What is Hot Buttered Rum?

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  • Written By: Mary McMahon
  • Edited By: O. Wallace
  • Last Modified Date: 12 September 2019
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Hot buttered rum is among a family of spiced drinks popular during the holiday season. The drink is made with butter, rum, sugar, and spices, and diluted with hot water, which warms it. After a day in brisk winter weather, a hot drink can be a pleasant way to warm up and relax. Usually, hot buttered rum is served in thick ceramic mugs that will retain the heat without cracking. The drink tends to be sweet, with a strong alcoholic kick from the rum.

Like many hot alcoholic drinks, hot buttered rum has its origins in Europe. Spiced drinks made with various alcohols have been around for thousands of years. This beverage probably entered the scene in the 1700s, when the potent liquor began to be imported from the Jamaican colonies. When water supplies were potentially dangerous, people often consumed a great deal of alcohol, and came up with creative ways to prepare and serve it. In the winter, warming drinks were vital in poorly insulated, cold buildings.


The base for hot buttered rum is sometimes called a batter, and it can be made up to one month ahead of time. The batter can be frozen and scooped out as needed. To make a classic batter, people can mix 8 tablespoons (one stick or 113 grams) unsalted butter with 2 cups (about 420 g) light brown sugar, 1 teaspoon cinnamon (2.6 g), 0.5 teaspoon (1.1 g) nutmeg, and 0.25 teaspoon (0.52 g) ground cloves. The ingredients should be blended well and kept refrigerated or frozen until they are ready for use.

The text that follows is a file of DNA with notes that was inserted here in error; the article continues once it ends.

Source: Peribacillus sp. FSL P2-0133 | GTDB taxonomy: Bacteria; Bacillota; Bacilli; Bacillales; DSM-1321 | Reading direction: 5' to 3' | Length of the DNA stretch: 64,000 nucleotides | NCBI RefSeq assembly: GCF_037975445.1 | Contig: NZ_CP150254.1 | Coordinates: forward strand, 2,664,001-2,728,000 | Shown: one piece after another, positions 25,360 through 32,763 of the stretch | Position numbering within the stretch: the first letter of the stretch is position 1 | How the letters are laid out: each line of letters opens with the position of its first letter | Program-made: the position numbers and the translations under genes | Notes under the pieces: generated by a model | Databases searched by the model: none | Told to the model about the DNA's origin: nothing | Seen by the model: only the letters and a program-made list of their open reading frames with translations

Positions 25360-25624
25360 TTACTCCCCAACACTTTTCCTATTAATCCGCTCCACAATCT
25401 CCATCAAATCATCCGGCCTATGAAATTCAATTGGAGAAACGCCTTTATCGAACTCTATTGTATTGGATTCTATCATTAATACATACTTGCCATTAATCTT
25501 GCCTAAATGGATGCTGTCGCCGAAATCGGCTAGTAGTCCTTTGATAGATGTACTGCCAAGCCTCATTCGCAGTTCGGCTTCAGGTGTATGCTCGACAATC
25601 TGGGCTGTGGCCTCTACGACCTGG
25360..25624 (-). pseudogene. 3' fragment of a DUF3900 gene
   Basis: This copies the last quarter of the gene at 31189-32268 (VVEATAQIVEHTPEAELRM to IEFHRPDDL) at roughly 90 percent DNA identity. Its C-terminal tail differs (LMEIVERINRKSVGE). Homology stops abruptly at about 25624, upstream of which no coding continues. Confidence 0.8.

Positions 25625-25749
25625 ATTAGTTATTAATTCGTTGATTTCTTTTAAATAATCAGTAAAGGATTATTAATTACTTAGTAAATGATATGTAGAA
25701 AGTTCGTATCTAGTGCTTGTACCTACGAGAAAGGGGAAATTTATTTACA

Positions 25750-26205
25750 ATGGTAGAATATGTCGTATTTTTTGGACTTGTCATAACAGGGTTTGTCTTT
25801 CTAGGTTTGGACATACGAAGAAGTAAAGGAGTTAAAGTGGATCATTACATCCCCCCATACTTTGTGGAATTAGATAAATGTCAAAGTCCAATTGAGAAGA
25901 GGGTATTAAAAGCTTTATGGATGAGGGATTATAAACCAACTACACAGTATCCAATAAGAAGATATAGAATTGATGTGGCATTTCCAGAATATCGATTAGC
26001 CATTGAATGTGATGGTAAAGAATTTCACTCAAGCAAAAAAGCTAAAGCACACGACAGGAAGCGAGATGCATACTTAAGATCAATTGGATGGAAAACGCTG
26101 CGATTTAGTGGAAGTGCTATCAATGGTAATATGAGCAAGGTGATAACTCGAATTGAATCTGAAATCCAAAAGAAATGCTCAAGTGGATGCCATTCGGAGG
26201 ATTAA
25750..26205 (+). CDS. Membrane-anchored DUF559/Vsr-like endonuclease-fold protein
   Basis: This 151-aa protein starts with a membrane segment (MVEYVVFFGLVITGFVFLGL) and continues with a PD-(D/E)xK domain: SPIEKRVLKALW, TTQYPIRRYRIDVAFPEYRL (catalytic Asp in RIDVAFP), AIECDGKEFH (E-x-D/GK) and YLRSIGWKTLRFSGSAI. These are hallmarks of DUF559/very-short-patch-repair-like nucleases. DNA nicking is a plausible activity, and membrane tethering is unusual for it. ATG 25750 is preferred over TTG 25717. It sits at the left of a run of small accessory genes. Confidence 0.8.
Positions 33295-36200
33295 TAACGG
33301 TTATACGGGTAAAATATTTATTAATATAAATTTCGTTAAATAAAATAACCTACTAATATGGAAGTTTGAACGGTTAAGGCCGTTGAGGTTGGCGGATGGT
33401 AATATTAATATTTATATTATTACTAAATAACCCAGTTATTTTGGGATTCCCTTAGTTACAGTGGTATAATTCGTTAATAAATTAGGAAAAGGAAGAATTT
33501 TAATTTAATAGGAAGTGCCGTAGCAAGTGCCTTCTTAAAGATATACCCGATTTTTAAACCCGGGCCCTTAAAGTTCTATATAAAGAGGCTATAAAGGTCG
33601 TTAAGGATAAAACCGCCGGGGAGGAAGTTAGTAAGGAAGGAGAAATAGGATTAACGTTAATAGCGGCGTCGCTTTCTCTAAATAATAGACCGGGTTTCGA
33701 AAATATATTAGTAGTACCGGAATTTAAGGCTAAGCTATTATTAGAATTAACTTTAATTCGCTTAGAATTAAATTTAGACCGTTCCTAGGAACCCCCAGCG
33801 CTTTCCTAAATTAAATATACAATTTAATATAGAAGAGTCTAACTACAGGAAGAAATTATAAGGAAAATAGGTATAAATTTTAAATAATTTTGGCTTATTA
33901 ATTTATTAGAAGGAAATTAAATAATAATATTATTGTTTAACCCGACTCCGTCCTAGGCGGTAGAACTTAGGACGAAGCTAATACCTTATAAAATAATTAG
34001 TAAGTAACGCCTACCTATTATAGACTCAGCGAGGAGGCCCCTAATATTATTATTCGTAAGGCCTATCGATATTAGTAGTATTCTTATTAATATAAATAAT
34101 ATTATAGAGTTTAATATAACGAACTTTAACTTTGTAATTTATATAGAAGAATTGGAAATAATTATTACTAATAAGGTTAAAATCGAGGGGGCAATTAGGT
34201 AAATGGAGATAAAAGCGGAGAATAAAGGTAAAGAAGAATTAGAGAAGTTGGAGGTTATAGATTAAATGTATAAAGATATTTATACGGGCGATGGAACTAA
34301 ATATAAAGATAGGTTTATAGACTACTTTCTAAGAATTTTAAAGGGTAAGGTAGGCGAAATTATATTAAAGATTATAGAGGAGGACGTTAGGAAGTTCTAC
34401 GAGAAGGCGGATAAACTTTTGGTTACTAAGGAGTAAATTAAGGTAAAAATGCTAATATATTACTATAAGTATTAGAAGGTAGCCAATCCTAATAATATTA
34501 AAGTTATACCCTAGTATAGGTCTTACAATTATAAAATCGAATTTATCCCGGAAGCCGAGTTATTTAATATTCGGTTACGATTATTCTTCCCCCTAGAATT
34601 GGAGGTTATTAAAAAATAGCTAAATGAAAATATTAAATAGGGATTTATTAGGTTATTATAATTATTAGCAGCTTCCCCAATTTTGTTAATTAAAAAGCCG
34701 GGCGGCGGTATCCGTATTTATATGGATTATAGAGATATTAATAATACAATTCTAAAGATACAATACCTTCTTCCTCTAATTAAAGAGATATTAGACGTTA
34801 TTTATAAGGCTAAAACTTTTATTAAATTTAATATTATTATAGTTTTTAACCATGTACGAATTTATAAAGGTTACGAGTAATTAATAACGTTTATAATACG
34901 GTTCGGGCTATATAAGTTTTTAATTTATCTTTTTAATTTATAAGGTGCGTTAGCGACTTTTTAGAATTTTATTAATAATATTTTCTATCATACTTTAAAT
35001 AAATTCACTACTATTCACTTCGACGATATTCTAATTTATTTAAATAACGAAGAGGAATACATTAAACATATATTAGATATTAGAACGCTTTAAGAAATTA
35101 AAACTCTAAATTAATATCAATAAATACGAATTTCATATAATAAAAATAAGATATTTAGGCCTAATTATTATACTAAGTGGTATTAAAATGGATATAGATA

To make hot buttered rum, a cook can put 2 tablespoons (about 28.5 g) of the mixture into a mug and pour approximately 3 ounces (88.7 ml) of rum over it. Boiling water is added and the mixture stirred until all the ingredients have blended. The drink can be served plain, or whipped cream, cinnamon sticks, or another holiday garnish added. It should be served immediately, as the ingredients will begin to separate as it cools.

This beverage can be served with cocktails year round, although traditionally it is served with other Christmas drinks such as egg nog, mulled wine, and spiced ciders. Like other heated alcoholic Christmas drinks, it still contains alcohol, and it should be consumed in moderation. People who serve this rum drink at a party should make sure to have nonalcoholic options available for young guests and drivers, so that they do not feel left out of the celebrations.


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Post 2

I had bronchitis back in the winter and I drank hot buttered rum for my cough. I can't take any kind of prescription cough medicine, but that hot buttered rum was really good and it knocked out the cough.

I guess it's kind of a folk remedy, but it sure enough worked for me. It also made me drowsy enough to sleep, and stopped my coughing in the night. It was money well spent for the rum. I liked the golden rum, too. It seemed to go with the spices in the hot butter compound.

Post 1

I'm not much of a drinker, but I do like hot buttered rum. I like to use golden rum, as opposed to dark or white rum. I think it's a lot smoother and doesn't burn as much. I use golden rum for most of my cooking that calls for it. It's great for soaking raisins for Christmas baking, especially for fruitcake cookies! My fruitcake cookies are mostly fruit and raisins and not much batter, so the rum flavoring is important. It needs to stand out, but without being obnoxious. The golden rum is good for that.

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